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Host, The Frame
John Horn is the host of KPCC’s The Frame, a daily arts and entertainment program.
John has been covering arts and entertainment in Southern California for nearly 30 years. At the Los Angeles Times, he was a lead writer on the film industry for more than a decade, taking readers behind the scenes to examine the creative process and explain how Hollywood works, and why. In 2013, he traveled to the former plantation where “12 Years a Slave” was filmed with director Steve McQueen, and more recently charted how the story of Columbine came to a stage in New York and watched Angelina Jolie take on her first big studio directing job, the "Unbroken” story of Olympian and USC alumnus Louis Zamperini.
Before joining the Times, John was a senior writer at Newsweek magazine, a senior editor at Premiere magazine, an entertainment reporter for The Associated Press, and covered the television industry for the Orange County Register. John’s interest in the arts extends beyond film and he served on the board of directors of The National Arts Journalism Program, where he was a fellow in the mid-1990s.
John was a regular contributor to “The Business” on KCRW, where he also regularly co-hosted on-air segments and podcasts on entertainment news. Prior to joining KPCC, John was a guest on Take Two and AirTalk, including a memorable appearance in 2012 on the morning of the theater shootings in Aurora, Colo. Thanks in part to John’s contribution, that day’s program won a Golden Mike award for best live coverage of a news story from the RTNA of Southern California.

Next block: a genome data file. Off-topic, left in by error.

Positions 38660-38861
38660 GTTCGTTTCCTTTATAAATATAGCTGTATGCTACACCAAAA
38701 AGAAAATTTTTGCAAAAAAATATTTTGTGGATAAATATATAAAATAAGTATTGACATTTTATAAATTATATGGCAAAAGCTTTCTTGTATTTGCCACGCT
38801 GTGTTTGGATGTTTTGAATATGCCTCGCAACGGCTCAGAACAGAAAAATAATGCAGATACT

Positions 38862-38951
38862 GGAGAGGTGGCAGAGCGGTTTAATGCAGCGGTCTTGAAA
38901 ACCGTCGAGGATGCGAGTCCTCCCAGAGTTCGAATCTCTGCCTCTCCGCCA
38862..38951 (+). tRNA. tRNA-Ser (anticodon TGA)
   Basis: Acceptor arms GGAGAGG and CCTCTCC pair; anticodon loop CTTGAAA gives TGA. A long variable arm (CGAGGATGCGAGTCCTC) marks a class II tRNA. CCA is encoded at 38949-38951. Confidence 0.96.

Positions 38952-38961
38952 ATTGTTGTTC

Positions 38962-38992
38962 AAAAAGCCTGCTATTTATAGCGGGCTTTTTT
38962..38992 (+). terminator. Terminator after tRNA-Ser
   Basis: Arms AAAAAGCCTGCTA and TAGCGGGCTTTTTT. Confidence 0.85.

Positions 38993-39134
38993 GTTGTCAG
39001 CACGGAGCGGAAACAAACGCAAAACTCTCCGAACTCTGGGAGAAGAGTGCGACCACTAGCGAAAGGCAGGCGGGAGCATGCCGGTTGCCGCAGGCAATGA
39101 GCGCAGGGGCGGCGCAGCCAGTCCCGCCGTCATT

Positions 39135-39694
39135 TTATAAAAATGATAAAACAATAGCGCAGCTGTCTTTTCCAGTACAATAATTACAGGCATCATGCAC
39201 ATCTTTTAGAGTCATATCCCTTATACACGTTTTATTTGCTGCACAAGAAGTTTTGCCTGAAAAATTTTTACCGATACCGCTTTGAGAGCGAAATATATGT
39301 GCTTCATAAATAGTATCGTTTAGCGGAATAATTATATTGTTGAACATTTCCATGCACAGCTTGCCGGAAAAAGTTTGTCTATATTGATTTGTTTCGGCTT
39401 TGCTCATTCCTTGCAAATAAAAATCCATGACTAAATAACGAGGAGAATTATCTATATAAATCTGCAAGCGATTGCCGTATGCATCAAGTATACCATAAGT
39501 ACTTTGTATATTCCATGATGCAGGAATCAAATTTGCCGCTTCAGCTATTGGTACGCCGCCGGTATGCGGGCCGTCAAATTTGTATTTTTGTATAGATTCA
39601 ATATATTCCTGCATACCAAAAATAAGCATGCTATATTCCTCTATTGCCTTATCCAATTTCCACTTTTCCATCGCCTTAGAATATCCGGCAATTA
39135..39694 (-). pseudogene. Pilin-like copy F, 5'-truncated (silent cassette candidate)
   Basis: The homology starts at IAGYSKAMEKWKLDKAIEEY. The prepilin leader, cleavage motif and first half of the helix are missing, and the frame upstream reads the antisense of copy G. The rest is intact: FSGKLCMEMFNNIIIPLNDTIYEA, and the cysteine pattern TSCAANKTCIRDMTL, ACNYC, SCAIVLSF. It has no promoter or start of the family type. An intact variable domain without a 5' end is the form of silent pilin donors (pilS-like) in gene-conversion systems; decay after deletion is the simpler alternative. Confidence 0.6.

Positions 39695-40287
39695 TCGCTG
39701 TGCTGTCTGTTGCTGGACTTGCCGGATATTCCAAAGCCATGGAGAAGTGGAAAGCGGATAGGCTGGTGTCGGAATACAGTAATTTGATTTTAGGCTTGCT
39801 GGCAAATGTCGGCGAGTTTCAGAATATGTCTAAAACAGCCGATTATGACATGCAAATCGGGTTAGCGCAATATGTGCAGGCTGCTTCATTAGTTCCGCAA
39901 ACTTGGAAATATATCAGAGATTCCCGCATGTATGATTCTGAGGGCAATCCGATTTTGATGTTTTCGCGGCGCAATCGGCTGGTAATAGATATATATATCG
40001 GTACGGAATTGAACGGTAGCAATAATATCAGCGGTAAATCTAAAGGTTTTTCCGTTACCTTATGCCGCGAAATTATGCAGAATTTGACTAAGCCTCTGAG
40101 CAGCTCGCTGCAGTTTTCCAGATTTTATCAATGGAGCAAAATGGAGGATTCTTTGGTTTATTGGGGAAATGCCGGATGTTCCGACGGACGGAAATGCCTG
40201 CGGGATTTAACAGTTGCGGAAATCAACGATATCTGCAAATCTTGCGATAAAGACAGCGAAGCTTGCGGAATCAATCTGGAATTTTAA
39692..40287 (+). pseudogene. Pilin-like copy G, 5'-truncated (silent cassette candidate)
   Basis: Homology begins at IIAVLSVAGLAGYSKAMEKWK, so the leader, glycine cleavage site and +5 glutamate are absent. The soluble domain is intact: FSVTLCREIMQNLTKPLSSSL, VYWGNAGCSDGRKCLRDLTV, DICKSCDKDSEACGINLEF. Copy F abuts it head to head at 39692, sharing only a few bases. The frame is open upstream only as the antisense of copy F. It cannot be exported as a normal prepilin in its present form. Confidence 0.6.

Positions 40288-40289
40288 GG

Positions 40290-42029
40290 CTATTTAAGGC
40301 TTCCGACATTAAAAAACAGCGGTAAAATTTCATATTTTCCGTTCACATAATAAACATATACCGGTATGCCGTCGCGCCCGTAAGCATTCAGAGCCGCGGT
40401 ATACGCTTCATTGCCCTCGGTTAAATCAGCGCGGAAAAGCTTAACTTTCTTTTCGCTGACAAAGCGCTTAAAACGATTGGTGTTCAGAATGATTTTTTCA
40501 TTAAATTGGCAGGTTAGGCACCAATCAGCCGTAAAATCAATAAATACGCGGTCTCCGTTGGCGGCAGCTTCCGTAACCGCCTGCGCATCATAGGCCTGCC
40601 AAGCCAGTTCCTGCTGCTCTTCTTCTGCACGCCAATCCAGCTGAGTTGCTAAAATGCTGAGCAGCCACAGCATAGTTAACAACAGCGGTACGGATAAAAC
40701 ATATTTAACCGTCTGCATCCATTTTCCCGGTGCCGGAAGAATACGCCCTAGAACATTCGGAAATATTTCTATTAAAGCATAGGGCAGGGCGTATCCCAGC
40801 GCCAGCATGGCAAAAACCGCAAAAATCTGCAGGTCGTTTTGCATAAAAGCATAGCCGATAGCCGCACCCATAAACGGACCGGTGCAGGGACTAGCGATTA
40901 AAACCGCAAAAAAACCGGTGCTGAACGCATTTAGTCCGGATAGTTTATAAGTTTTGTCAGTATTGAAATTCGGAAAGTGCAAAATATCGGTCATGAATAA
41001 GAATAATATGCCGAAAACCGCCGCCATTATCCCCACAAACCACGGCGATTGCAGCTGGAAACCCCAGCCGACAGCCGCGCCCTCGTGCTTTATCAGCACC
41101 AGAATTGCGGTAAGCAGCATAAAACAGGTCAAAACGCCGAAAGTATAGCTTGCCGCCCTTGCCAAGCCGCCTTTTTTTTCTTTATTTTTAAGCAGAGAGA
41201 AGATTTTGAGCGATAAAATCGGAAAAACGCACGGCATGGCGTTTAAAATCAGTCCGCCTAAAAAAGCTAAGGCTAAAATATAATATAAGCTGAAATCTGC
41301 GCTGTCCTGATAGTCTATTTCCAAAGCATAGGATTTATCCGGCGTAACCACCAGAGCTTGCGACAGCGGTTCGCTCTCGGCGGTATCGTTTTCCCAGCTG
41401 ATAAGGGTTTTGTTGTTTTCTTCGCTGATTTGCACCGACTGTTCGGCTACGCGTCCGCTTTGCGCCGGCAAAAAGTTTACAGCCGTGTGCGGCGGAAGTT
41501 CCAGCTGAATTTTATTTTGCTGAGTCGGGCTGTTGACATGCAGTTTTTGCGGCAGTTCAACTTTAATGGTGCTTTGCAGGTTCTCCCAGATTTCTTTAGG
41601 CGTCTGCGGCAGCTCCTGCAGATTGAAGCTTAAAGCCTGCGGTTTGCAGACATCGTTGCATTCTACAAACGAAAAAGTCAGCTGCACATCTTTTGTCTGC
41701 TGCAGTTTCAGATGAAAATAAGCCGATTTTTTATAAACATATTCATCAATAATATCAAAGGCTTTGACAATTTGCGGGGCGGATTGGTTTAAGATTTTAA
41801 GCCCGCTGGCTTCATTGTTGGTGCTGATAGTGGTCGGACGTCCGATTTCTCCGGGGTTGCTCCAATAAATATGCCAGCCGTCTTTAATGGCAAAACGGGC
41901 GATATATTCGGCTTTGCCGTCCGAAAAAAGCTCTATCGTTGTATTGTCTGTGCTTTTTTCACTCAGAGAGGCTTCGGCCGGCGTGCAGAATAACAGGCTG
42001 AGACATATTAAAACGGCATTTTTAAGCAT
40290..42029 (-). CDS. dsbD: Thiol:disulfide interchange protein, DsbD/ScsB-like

Stories by John Horn
De La Soul's David Jude Jolicoeur and Kelvin "Pos" Mercer talk sampling, making music without a record label, and what you can expect from their new album.
Producer Dan Lin describes "The Lego Movie" as "The Matrix" for kids. Could "The Lego Batman Movie" be a PG version of "Deadpool"?
The multi-talented Lin-Manuel Miranda — “Hamilton” creator, “Moana” songwriter — discusses whether the election has changed what he wants to do with his art.
Before making "Moonlight" filmmaker Barry Jenkins only had one other feature-length film under his belt. Now, he's going through the hectic experience of awards season.
For his Oscar-nominated documentary, “I Am Not Your Negro,” filmmaker Raoul Peck used only the writer's words — either read by Samuel L. Jackson or taken from archival recordings of Baldwin himself.
A new report from USC Annenberg's Media, Diversity, and Social Change Initiative finds a startling lack of opportunity for women, and especially for women of color.
For the actor and comedian, adding a political point of view to his TV sketch show, “Billy on the Street,” was the natural thing to do.
At 14, Roxanne Shanté become a revered rapper in New York and beyond. Now, her life story has been made into a biopic written and directed by Michael Larnell.
Frame host John Horn shares updates from Park City, Utah, where the 2017 Sundance Film Festival is underway, with a focus on activism — both political and environmental.
Just like Norman Lear's original cast of characters, the Cuban-American family at the center of the reboot doesn't shy away from difficult conversations.
A new multimedia exhibit at the J. Paul Getty Museum features artists that have reworked content from news organizations like CNN and Newsweek — for their own purposes.
WIlliam Goldberg worked on Ben Affleck's "Gone Baby Gone" and "Argo," and now the filmmaker's latest.
Los Angeles Times architecture critic Christopher Hawthorne discusses the Lucas Museum's many false starts and what its arrival in Los Angeles means for the city.
The leader of the Los Angeles Chamber Orchestra is the mastermind behind the two-week long "Lift Every Voice" festival.
A new study shows more gun violence than ever in top-grossing PG-13 films, even more so than in R-rated movies.